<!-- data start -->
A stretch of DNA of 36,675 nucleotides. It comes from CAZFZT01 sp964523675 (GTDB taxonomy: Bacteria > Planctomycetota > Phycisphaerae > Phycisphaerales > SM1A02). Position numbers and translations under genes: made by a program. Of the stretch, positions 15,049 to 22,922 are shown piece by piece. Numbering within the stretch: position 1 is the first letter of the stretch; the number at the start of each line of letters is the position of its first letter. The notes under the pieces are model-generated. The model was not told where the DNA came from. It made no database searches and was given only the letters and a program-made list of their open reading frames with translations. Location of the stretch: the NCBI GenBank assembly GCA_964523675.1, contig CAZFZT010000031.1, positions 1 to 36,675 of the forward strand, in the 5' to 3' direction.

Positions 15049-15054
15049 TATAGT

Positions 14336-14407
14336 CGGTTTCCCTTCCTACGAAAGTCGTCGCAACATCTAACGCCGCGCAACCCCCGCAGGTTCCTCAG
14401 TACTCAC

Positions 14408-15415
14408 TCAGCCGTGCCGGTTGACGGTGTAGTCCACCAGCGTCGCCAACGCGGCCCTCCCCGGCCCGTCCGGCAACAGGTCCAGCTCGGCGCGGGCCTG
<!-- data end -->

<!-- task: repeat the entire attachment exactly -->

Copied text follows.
A stretch of DNA of 36,675 nucleotides. It comes from CAZFZT01 sp964523675 (GTDB taxonomy: Bacteria > Planctomycetota > Phycisphaerae > Phycisphaerales > SM1A02). Position numbers and translations under genes: made by a program. Of the stretch, positions 15,049 to 22,922 are shown piece by piece. Numbering within the stretch: position 1 is the first letter of the stretch; the number at the start of each line of letters is the position of its first letter. The notes under the pieces are model-generated. The model was not told where the DNA came from. It made no database searches and was given only the letters and a program-made list of their open reading frames with translations. Location of the stretch: the NCBI GenBank assembly GCA_964523675.1, contig CAZFZT010000031.1, positions 1 to 36,675 of the forward strand, in the 5' to 3' direction.

Positions 15049-15054
15049 TATAGT

Positions 14336-14407
14336 CGGTTTCCCTTCCTACGAAAGTCGTCGCAACATCTAACGCCGCGCAACCCCCGCAGGTTCCTCAG
14401 TACTCAC

Positions 14408-15415
14408 TCAGCCGTGCCGGTTGACGGTGTAGTCCACCAGCGTCGCCAACGCGGCCCTCCCCGGCCCGTCCGGCAACAGGTCCAGCTCGGCGCGGGCCTG